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  13. Thanks for sharing this! I have been a vegetarian almost 3 1/2 years and it was definitely a transition at first. I wasn't tempted to eat meat because I knew why I made the switch to becoming a veggie and why it was important. For the first few months, though, I did get sick a lot because I wasn't eating well enough. I was still learning what I could and couldn't eat, which often resulted in me not eating enough or eating too much of something less healthy because it was vegetarian-friendly and not a vegetable (yup, you guessed it: grilled cheese). haha.

    http://viennawaitsblog.blogspot.com/

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  14. Thank you for sharing this, Carmen! I've been veggie a couple times in my life, but never for more than a year. Recently, I've been considering it again, but the timing for me to do it is borderline creepy right now (just started seeing a guy who's veggie - if I go veggie now, it's going to be creepcity, right? ugh).

    My big struggle with vegetarianism is that my tummy hates soy, and a LOT of veggie stuff involves soy. (Quorn products make me the happiest girl alive - seriously, their "chik'n" nuggets are heavenly and soy-free.) Any tips? I'm sure cooking for myself consistently would help.

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  15. Wow you've been veg for 10 years? Way to go, girl! You should do another post on why you decided to go veg...or have you already? I've been vegan for a year and a half and was veg for 4 years before that. I totally agree with #5. I'm proud to be vegan and if someone is curious to hear my story or reason why, I'm happy to tell it. I do admit that I'm not the type to come out and announce, "I'm Vegan!!" I'd rather not get into it and have people give me a hard time about it. It's really hard to get HARDCORE carnivores understand why meat is not good for you.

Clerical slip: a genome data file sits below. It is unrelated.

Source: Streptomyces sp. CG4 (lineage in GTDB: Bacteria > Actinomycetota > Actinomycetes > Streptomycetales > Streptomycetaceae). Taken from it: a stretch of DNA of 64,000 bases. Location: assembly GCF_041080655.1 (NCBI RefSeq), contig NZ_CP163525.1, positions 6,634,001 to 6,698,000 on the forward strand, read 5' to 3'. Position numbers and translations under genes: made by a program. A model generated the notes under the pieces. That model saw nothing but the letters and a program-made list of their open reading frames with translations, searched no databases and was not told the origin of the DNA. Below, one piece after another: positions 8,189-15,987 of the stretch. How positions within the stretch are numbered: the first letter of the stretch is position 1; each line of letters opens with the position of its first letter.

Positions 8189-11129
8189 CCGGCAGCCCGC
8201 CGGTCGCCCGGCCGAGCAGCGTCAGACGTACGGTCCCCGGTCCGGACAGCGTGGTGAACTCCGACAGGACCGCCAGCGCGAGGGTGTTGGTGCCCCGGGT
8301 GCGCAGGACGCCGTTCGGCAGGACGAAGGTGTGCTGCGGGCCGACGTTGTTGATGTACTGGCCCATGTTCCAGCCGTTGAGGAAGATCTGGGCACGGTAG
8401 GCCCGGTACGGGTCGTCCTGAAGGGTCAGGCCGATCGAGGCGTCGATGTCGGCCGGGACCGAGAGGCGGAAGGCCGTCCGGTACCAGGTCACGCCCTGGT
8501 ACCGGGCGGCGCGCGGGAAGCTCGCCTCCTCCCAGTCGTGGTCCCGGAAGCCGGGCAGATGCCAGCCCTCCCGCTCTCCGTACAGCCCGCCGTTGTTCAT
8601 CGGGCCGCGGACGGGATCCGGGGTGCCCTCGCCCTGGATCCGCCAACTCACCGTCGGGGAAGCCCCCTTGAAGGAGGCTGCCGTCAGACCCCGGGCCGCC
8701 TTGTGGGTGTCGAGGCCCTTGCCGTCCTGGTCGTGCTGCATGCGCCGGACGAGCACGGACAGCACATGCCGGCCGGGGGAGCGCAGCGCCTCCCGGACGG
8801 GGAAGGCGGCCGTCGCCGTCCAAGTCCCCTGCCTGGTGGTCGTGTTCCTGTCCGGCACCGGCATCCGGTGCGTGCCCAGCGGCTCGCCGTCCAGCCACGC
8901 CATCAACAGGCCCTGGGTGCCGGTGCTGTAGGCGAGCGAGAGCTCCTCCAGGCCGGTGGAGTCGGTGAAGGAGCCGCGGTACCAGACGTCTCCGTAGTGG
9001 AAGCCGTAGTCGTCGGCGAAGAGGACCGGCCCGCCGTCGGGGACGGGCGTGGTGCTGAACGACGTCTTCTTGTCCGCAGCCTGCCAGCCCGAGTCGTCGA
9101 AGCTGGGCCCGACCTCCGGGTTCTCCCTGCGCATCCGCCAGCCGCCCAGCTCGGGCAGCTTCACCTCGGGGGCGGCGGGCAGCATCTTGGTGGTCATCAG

xx Adrian

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  16. What a wonderful post. I haven't eaten red meat in over 20 years! I stopped eating all meat when I was really little. A few years back I started eating fish, but I know I will never eat red meat again. I feel like people get offended when I don't eat meat, which is so weird to me. To each their own. :)

    http://shannonhearts.blogspot.com

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  17. Great tips! Number 4 has been a life saver for me so many times. Every time I'm traveling, even if I'm staying at someone's house, I bring snacks because I never know when my first meal will be or what they have in their kitchen. I always feel like people will see the wisdom of my ways *any day now* but it doesn't seem to happen and turns out they just think that eventually I'll see the wisdom of their meat eating ways :)

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  18. I really like your post. I have been a vegetarian for a year now and these were also things I've learned along the way. It's hard to not argue with the people who bring it up just to bother you. But you always are the better looking one in the situation if you don't.

    damnjacquie.blogspot.com